• Fortunately, there are many professional services, such as Bioleagues, available to help authors and researchers at every stage of their publishing journey by offering comprehensive and professional editorial services, including editing and proofreading, and journal selection.
  • Bearing the stress of indexing in mind, we recognize that not all researchers are indexing experts, even if their careers rely on index inclusion.
  • So, this article offers a comprehensive insight into one of the biggest indices, Scopus, and all of its requirements.

The Constant Reassessment Of Journal Quality

  - In addition to the selection criteria, there is a continuous process of monitoring and reassessment, 

  - which ensures that the quality of indexed journals must be maintained.
Four criteria are considered for the re-evaluation of an indexed journal –
  • the overall performance of the journal since its indexing or since the last assessment was carried out;
  • the standards of the peer review and publication processes since its indexing or since the last assessment was carried out;
  • the quality of data retention since its indexing or since the last assessment was carried out;
  • all vital data metrics, including –
  1. periodicity,
  2. number of original articles,
  3. diversity,
  4. novelty,
  5. etc.,
since its indexing or since the last assessment was carried out.

Poor Journal Performance

  • A journal’s underperformance is determined by analyzing three metrics –
  1. Self-citation rate (more self-citation)
  2. Total citation rate (minus citations)
  3. CiteScore (Lower CiteScore compared to any other peer-reviewed journal).
  • In conclusion, the information or data provided by Scopus is strongly recommended, and therefore, it is necessary for this purpose of indexing to provide reliable content, to include reputable journals (excluded in a predatory manner), and to update the database regularly.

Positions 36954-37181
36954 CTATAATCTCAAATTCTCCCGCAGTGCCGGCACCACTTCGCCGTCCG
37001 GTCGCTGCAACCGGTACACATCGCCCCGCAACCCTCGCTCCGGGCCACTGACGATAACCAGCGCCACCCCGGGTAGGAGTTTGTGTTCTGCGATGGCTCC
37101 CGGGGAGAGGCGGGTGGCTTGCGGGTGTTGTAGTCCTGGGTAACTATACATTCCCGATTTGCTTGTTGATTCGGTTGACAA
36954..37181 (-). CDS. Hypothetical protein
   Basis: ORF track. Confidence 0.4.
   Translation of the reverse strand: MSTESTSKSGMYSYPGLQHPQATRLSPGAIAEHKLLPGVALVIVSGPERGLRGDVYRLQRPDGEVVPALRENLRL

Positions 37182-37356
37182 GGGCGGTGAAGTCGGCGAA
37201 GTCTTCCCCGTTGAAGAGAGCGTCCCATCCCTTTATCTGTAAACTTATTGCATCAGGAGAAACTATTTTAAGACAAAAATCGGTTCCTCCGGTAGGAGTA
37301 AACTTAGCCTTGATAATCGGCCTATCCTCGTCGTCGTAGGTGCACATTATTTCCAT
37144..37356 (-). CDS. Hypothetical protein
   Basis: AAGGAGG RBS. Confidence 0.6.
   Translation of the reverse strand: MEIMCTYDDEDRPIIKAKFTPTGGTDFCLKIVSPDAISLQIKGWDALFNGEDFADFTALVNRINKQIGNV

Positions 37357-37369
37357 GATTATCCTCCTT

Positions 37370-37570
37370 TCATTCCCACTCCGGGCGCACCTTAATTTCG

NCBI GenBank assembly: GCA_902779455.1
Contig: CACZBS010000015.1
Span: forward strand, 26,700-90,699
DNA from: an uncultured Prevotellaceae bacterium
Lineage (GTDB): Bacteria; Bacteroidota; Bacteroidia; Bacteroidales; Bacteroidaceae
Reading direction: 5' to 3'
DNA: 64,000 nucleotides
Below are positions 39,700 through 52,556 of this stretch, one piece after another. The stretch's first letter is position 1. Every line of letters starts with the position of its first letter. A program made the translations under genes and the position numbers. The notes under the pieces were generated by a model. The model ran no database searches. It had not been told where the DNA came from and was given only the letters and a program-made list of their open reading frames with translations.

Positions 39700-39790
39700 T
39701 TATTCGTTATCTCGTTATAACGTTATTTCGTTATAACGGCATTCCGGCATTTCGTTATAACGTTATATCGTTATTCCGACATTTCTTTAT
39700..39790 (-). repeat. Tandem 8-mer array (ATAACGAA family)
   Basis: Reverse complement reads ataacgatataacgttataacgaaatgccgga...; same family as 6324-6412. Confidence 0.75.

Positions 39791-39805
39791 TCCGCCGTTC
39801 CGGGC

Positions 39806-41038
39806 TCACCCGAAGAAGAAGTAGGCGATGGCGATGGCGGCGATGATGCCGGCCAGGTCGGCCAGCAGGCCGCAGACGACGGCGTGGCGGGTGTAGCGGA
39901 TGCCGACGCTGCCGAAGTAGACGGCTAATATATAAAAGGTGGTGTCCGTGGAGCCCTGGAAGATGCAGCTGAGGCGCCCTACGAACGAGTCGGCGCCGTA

The Origins Of Scopus

  • Founded by Elsevier in 2004, Scopus has quickly grown into the largest index and citation database in the global market today.
  • Scopus is comprised of research in a wide variety of interdisciplinary subjects but classifies all their content into four categories –
  1. the health sciences,
  2. the life sciences,
  3. the social sciences, and
  4. the physical sciences.
  • It also includes a wealth of research from –
  1. over twenty thousand peer-reviewed journals;
  2. over one hundred thousand books; and
  3. features over seventy million articles and chapters.
  4. Although such an important index, each publication included in the Scopus database is subject to a period of rigorous review to verify its quality and contribution to the scientific community.

Why Is Scopus Considered So Special?

With its status as the largest index in the market, many universities are beginning to require their professors to publish in journals featured in Scopus in order to publicize their prestige as a university and also draw attention to new students as well as acquire research funding. Although Scopus does not feature things like the Web of Science Funding Data Index, Scopus does have a variety of features that set it apart from Web of Science and other influential indices. These unique features include –

  • The Treasure Trove Of Historical Content That It Consists Of
Scopus features curated content dating back to 1788.